EU Makes Deal to Advance Controversial Nature-Restoring Law

(Bloomberg) -- The European Union clinched a deal to advance one of the most controversial aspects of its green agenda: how to restore nature that has disappeared due to human activity.

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Negotiators from the European Parliament and member states agreed late Thursday on a watered-down plan to return at least 20% of the bloc’s land and sea back to its original state, according to a post on social media.

In an effort to win over critics, it also includes provisions to ensure the bloc’s food security remains robust and that renewables can still be rolled out on protected land. Parliament’s environment committee is set to vote on the measure on Nov. 29.

“This law is a global first,” said committee chair Pascal Canfin before the deal. “That’s why there is concern that it could lead to a stress on food security.”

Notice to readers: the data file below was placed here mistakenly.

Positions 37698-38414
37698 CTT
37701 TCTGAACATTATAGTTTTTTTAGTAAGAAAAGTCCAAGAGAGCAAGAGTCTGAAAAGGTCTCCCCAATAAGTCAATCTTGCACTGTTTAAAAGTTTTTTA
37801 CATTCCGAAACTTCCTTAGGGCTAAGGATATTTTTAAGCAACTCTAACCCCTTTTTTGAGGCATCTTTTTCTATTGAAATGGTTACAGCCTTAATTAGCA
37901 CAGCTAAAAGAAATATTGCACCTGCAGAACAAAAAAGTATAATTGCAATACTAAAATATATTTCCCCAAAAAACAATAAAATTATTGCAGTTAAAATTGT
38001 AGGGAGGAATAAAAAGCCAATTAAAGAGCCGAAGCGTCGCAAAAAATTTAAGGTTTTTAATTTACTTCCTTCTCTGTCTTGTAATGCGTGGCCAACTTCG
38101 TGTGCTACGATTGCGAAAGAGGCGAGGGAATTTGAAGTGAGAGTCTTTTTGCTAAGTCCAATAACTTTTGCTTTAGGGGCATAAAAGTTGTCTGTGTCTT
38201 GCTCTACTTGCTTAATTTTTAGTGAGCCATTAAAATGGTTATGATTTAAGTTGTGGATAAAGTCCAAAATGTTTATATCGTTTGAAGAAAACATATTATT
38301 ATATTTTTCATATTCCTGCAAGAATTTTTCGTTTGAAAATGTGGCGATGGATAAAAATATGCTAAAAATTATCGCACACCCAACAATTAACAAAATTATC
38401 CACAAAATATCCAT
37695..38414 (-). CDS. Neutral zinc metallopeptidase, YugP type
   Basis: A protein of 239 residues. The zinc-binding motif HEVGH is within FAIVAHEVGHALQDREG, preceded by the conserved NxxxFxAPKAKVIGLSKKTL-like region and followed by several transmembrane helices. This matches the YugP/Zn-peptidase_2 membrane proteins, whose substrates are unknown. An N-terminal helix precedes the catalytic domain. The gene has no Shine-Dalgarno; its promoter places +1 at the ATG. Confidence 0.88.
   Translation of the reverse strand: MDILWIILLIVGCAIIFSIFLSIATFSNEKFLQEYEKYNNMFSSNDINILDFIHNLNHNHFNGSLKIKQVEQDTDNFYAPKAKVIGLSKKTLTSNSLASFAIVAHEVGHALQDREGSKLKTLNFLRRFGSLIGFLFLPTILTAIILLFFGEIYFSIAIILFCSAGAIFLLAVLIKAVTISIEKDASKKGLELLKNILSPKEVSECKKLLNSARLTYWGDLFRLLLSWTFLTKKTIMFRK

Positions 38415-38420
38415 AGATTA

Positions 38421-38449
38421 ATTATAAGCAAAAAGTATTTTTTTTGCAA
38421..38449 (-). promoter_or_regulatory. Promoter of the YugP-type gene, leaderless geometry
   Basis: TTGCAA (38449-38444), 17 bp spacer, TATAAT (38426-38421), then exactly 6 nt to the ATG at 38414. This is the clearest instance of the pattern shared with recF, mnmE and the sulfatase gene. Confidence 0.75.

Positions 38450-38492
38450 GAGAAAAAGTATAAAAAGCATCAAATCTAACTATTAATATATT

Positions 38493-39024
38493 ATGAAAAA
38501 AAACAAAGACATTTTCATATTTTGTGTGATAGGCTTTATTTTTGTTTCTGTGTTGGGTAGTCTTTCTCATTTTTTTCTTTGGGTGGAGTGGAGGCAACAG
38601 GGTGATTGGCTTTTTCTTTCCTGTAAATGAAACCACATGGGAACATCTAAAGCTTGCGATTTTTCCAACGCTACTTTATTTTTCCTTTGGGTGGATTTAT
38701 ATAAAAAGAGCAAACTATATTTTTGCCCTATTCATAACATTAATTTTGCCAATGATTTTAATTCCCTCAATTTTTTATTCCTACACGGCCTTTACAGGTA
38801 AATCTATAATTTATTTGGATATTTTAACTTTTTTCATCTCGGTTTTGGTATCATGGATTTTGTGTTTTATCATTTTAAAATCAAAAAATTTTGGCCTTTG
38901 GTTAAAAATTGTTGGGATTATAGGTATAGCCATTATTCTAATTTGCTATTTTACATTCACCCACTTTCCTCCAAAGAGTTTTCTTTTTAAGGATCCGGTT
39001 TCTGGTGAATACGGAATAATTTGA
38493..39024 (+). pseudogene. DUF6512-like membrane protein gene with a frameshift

Approval of the Nature Restoration Law would be a landmark step in the EU’s bid to reach climate neutrality by mid-century. Lawmakers from the center-right European People’s Party nearly derailed the bill over the summer, noting that it could curb food supplies at a time when geopolitical tensions are already causing prices to rise.

Read More: A River at Europe’s Heart Gives Riled Farmers a Climate Solution

It remains to be seen how many EPP lawmakers will back the deal, after previous attempts to block the measure were only narrowly rejected. The group said it had won concessions so that a requirement to renature 10% of farmland was scrapped and an emergency brake put in if food security is threatened.

“The commission’s proposal was ideologically driven, practically infeasible and a disaster for farmers,” said Christine Schneider, an EPP lawmaker. We “will now seriously check the outcome of today’s negotiations.”

Even if it enters into law, the measure has provided an example of the political challenges in making agriculture more environmentally-friendly — a major task the EU will have to overcome this decade if it is to reach its climate goals.

“We need much more substantial progress in cutting emissions in agriculture,” Wopke Hoekstra, the bloc’s climate chief, said last month. Farming will be “different than it used to be.”

(Updates with EPP reaction from sixth paragraph)

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